Apiculture and sustainable livelihood in Kashmir valley

Apiculture is an activity that can have an impact on all the 17 Sustainable Development Goals (SDGs)
Apiculture and sustainable livelihood in Kashmir valley
Representational Pic

Ruyida Mushtaq

The world we live in is changing rapidly, and the graph of change is going up at an incredible rate. The changes in local and regional climate are adding to the difficulties we - involved in agriculture and its allied activities - face in feeding the world. In Latin language, the word “Apis” is used for “honey bee”, and Apiculture is the science and practice of “beekeeping.” Honey harvesting has been experienced by humans for at least 4,500 years, and its valuable benefits are fully known.

The product that most people remember when they hear the name bee is honey even though honey is just one of several different products that can be harvested from bee colonies. Bee wax, pollen, propolis, royal jelly and venom and using bees in apitherapy are other products of honey bees. In addition to their diverse products, one of the most valuable services of this insect is biodiversity conservation and pollination (Bradbear 2009). For beekeepers to get adequate honey required to plant and preserve more trees, the process of beekeeping will act as a catalytic agent for sustainability and conserving the environment alongside decreasing the use of trees as a source of energy. The abundance of bees and their close connection with flowering plants make their role in pollination the keystone in the dynamism of the world’s wild and agricultural ecosystems.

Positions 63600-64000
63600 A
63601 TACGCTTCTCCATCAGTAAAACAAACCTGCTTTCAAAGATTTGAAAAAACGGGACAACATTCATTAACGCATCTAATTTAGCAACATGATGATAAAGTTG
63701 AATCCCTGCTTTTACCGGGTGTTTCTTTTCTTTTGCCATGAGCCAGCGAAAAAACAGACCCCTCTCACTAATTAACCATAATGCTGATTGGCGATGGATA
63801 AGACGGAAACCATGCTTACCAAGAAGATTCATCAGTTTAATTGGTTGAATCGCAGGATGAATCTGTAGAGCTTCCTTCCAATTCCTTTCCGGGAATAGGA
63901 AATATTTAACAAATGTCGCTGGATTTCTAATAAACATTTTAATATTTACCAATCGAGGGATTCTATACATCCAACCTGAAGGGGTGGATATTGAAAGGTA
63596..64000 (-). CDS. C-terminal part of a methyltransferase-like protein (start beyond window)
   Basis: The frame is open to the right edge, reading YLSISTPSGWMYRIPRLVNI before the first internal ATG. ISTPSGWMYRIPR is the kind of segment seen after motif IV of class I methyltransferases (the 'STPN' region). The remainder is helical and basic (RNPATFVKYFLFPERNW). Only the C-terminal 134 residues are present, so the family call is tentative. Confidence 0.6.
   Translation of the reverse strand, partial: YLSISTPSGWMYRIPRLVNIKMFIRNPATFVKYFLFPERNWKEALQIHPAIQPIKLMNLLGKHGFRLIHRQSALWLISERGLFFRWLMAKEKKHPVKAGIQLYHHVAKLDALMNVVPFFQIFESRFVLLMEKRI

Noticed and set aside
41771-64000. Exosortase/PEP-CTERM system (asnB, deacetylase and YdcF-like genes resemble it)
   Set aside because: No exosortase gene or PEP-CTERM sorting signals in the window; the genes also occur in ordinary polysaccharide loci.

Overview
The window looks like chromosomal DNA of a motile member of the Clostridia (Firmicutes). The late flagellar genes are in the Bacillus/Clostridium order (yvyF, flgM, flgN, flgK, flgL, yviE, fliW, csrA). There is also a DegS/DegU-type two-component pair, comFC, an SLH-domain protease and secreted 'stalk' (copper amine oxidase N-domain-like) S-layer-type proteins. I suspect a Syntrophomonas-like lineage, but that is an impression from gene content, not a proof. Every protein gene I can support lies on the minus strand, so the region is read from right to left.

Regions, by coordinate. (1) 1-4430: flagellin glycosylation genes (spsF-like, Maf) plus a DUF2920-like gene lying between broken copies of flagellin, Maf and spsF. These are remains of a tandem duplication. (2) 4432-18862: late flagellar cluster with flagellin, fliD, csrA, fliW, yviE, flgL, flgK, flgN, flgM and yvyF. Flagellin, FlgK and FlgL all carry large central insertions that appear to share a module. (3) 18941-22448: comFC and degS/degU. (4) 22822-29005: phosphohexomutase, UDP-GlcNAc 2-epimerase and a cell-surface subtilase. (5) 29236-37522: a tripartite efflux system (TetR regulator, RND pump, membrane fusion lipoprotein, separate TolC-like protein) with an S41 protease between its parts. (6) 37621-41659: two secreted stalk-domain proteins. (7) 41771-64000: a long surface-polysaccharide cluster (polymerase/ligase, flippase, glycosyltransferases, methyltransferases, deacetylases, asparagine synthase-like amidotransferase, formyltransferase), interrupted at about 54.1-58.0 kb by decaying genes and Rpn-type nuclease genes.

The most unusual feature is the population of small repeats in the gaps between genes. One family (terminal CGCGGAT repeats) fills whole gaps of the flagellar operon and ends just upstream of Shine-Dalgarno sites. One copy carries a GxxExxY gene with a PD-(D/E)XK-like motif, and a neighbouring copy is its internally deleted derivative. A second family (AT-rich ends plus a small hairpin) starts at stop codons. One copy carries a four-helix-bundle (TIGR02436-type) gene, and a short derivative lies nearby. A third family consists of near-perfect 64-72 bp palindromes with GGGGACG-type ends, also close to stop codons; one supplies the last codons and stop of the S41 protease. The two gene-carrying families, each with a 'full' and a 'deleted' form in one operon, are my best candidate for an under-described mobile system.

Results of empirical research studies show that 45% of agricultural products in the world which are directly consumed by humans, are pollinator-dependent between 1% and 40%, 28% of them are 40–90% pollinator-dependent, and 12% are 90% pollinator dependent (IPBES, 2016). It is forecast that we need to raise the overall food production level by some 70% by 2050. Although governments and large corporations have made great effort to provide the food required in the world, 70% of the world’s food is provided by small-scale farmers (Economist Intelligence Unit, 2018).

If we aim at creating and improving our livelihood securities, beekeeping is a useful means because it both uses and creates a series of different capital assets including social capital. Beekeeping and pollination play a vital part in agriculture production and food security. The United Nations have put forth a set of Sustainable Development Goals (SDGs) which serve as objectives to help alleviate poverty and hunger on a global scale. Apiculture is an activity that can have an impact on all the 17 sustainable development goals (SDGs) in consideration of the possibility it offers to improve food production systems from the most subsistence production methods to the highly developed technological advanced systems. It can do so without creating pollution or waste which has a positive impact on biodiversity. It not only produces a nutritious and high-value food product which generates income, but it also creates employment and sustainable livelihood opportunities along the honey value chain (input provision, production, processing, and marketing). Beekeeping brings people together and assists in the global dissemination of knowledge of about all 17 sustainable development goals.